Philosophy From CarTalk

 Posted by on 21 August 2008 at 12:16 pm  Funny
Aug 212008

As an occasional listener of the NPR show “CarTalk”, I was amused to hear this listener’s letter on the following classic philosophical question:

I am writing to offer profound thanks to you for resolving an important philosophical question that has been heatedly debated for the last twenty years. The rumination began on a construction site one summer in the early 1970′s, as my friend Jamie and I were working our way through college. The question we raised and have agonized over, lo these many years, is one that I’ve never read about in any philosophical treatise, and yet I have found it has applied to countless situations and conversations overheard in bars, repair shops, sporting events, political debates, etc. etc. etc.

Posit the question:

Do two people who don’t know what they are talking about know more or less than one person who doesn’t know what he’s talking about?

(Pardon the un-PC masculine pronoun, but I have found this to be, most predominately, a male phenomenon.)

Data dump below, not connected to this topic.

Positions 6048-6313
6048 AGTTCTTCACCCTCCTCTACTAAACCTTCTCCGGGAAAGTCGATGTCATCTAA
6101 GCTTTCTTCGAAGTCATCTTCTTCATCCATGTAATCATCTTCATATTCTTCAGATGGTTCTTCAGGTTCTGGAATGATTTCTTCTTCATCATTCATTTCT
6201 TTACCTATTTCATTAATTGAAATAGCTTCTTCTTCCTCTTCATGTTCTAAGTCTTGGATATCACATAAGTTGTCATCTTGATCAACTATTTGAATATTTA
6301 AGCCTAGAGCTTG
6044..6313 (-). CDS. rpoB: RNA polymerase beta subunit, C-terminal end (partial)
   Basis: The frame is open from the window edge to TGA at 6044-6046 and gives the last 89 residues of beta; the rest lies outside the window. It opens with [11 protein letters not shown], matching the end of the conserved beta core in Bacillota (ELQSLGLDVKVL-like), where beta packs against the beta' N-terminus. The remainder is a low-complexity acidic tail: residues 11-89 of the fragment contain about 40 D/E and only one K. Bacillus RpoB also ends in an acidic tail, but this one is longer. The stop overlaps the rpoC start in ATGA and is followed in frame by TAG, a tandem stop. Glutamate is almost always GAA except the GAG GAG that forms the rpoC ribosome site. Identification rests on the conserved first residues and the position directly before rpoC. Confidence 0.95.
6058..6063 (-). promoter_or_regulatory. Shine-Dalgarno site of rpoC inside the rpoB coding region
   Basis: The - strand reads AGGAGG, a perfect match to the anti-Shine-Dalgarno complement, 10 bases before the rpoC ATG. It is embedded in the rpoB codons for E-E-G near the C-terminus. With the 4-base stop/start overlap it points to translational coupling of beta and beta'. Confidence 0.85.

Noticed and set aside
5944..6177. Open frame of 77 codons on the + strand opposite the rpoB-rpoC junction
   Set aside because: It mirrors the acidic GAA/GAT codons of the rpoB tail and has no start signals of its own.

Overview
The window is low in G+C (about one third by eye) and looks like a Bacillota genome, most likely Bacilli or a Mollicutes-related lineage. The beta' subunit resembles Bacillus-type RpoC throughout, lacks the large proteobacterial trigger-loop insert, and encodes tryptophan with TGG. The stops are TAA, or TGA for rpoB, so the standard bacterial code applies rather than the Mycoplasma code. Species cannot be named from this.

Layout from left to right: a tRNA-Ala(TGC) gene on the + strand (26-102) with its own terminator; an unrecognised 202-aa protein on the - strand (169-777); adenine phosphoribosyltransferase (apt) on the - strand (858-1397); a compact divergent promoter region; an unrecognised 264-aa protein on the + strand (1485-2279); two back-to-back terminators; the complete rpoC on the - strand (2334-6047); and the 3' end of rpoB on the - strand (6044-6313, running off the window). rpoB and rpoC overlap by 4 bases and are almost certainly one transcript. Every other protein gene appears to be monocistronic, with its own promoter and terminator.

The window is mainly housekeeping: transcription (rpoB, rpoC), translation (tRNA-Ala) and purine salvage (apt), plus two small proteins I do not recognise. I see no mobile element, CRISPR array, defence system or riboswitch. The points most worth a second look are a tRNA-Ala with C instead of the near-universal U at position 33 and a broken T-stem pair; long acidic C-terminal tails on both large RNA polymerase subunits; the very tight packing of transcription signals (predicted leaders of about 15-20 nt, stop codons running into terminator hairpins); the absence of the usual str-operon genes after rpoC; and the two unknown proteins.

In your recent conversations regarding electric brakes on a cattle carrier, I believe you definitely answered this query and have put our debate to rest. Amazingly enough, you proved that even in a case where one person might know nothing about a subject, it is possible for two people to know even less!

One person will only go so far out on a limb in his construction of deeply hypothetical structures, and will often end with a shrug or a raising of hands to indicate the dismissability of his particular take on a subject. With two people, the intricacies, the gives and takes, the wherefores and why-nots, can become a veritable pas-de-deux of breathtaking speculation, interwoven in such a way that apologies or gestures of doubt are rendered unnecessary.

I had always suspected this was the case, but no argument I could have built from my years of observation would have so satisfyingly closed the door on the subject as your performance on the cattle carrier call. To begin your comments by saying, “We’ll answer your question if you tell us how electric brakes work” and “We’ve never heard of electric brakes” and then indulge in lengthy theoretical hypostulations on the whys and wherefores of the caller’s problem allowed me to observe that you were finally putting this gnarly question to rest.

I am forever indebted to you for the great service you have performed! I’m truly impressed that it took so many years of listening to your show to finally have this matter resolved.

Andy R.

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